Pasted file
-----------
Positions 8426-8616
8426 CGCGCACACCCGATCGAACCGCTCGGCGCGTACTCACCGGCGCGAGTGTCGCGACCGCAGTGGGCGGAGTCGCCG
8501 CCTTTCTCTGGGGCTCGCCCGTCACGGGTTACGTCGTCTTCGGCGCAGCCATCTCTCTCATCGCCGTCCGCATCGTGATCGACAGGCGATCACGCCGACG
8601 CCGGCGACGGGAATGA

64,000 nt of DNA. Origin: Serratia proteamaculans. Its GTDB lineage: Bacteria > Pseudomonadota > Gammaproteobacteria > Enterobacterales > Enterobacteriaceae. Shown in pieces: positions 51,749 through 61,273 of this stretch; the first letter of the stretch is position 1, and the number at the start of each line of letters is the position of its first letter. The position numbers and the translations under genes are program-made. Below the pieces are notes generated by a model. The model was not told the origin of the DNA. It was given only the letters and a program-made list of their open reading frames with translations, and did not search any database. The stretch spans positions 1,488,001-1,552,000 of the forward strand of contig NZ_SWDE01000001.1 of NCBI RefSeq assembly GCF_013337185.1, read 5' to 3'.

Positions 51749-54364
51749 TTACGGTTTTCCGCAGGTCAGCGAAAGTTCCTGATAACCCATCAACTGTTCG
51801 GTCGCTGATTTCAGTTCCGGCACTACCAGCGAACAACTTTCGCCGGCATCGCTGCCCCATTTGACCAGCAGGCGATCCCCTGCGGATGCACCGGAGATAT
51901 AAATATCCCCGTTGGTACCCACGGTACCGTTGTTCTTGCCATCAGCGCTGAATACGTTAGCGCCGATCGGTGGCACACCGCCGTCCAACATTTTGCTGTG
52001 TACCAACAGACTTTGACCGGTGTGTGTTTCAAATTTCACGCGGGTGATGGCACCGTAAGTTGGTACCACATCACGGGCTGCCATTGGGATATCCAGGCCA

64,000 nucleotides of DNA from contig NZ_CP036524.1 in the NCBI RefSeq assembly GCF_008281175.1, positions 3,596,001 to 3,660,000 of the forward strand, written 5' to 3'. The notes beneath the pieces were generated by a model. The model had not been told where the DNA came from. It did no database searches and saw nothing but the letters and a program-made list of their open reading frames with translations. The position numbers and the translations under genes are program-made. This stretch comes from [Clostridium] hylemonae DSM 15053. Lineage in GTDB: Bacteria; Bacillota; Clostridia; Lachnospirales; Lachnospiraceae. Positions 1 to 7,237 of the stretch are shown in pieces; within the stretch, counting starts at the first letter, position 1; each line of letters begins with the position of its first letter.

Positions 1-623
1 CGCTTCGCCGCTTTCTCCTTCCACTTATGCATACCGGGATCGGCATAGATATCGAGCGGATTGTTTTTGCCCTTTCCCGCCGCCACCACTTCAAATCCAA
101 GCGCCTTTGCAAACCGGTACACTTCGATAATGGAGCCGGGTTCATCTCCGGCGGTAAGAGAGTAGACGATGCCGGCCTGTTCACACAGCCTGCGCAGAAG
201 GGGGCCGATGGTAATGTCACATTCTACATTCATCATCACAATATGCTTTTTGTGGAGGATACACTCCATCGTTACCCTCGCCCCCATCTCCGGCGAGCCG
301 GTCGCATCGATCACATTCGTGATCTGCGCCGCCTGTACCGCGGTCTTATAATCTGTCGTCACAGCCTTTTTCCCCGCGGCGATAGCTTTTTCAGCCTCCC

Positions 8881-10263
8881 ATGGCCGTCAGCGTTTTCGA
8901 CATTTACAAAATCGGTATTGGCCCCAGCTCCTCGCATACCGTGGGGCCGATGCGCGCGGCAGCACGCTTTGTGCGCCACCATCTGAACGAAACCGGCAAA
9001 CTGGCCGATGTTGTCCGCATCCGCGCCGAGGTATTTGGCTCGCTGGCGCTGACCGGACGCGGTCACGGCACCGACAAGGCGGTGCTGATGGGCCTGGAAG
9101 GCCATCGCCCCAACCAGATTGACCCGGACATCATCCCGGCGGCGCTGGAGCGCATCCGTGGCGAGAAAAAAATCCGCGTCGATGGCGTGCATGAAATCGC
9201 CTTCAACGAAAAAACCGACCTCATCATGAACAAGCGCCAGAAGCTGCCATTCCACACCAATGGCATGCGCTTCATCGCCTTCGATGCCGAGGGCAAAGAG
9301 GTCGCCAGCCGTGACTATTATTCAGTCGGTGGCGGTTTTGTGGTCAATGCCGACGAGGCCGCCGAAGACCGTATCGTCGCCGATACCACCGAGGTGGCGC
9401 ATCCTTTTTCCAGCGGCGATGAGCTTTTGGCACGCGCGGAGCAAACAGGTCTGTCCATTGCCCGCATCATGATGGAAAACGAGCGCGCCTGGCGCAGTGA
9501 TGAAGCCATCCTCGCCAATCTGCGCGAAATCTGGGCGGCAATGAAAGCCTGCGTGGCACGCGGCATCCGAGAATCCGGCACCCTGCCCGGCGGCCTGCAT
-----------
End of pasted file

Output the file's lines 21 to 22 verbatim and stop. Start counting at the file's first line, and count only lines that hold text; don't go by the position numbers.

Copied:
9101 GCCATCGCCCCAACCAGATTGACCCGGACATCATCCCGGCGGCGCTGGAGCGCATCCGTGGCGAGAAAAAAATCCGCGTCGATGGCGTGCATGAAATCGC
9201 CTTCAACGAAAAAACCGACCTCATCATGAACAAGCGCCAGAAGCTGCCATTCCACACCAATGGCATGCGCTTCATCGCCTTCGATGCCGAGGGCAAAGAG